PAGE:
You’ve probably heard the classic hiring mantra: “Hire Slow, Fire Fast.”
Let’s look at the pros and cons of this.
Hiring slow makes total sense when you’re taking the time to vet someone fully for an important position. I would almost say the length of time to invest should be in direct proportion to the importance of the position.
If the position has considerable impact on your bottom line, then the more thorough you should be.
That sounds sensible and almost not even worth stating, right?
But some people get a “gut feeling” about someone and regardless of how important the position is, they pull the trigger fairly quickly.
If I had a buck for every business owner that told me how much he regretted hiring someone because he “went with his gut” I’d own a couple of islands in the South Pacific. Well, at least one island.
I don’t have a problem with people getting a very quick sense of how well someone is going to perform. That’s exciting, actually. People have a very high capacity to know things.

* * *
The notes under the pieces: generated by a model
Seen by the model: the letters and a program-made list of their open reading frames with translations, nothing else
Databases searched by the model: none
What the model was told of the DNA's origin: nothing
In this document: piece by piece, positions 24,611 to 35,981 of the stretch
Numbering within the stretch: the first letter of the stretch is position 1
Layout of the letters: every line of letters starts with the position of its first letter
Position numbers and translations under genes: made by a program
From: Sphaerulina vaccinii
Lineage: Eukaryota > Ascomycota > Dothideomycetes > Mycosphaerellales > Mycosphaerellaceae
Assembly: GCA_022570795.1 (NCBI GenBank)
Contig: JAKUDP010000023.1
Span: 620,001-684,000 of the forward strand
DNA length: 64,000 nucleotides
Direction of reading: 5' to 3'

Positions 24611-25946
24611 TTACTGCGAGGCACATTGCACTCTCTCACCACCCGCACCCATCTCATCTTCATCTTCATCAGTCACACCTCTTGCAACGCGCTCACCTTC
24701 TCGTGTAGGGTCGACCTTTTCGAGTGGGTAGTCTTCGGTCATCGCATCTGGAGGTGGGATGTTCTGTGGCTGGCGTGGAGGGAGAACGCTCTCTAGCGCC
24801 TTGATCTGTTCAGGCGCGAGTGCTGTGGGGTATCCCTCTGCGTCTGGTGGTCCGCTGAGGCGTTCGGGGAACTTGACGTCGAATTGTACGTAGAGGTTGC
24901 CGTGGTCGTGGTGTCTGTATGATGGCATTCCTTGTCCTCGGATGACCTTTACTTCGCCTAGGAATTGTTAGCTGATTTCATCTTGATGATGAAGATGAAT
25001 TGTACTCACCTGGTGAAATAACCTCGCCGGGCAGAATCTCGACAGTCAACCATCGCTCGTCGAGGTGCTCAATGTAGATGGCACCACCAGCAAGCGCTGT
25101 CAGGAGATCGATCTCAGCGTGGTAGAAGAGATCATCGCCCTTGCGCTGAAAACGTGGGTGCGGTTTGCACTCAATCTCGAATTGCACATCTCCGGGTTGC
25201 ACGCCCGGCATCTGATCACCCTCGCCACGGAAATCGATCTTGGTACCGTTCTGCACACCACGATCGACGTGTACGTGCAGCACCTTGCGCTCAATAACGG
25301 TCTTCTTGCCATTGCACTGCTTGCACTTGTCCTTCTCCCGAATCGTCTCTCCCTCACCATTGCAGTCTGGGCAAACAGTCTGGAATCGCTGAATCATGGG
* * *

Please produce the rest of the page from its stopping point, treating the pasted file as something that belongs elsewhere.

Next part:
But, and especially for important positions, it doesn’t hurt to find out as much as you can about somebody before you hire them. You can complement your ability to know people with good, quality data.
And that requires considerable interviewing, verifying résumés, background checks, testing, and throw in some more interviewing.
What about the not-so important positions? Can you hire fast for those?
Within reason. Again, do you want to bring someone on board who is going to be rough on your other staff or worse, rough on customers?
So, instead of “hire slow,” let’s go with:
In terms of “fire fast,” well, one thing I’d recommend is to read over what we have on termination and the law.
I’m a big believer in not letting someone overtly or covertly disrupt your scene. The covert character may not be so obvious—well that is what “covert” is, right—but this person is often doing more damage than the one who’s loud and obvious.
Sometimes this person is quite key to your business. Maybe your top salesperson. But I’ve learned something very interesting on this. Often the overall scene improves when you remove this person. Others are willing to pick up the slack, relieved to have a decent workplace again.
Getting rid of someone disrupting your workplace isn’t something you want to keep putting off. Especially if they’re using their talents as leverage against you making a move.
All in all, you want people who want to be there and want to be part of your team.
As the law varies in each area, please check with an attorney to ensure you are applying these tips within the law.
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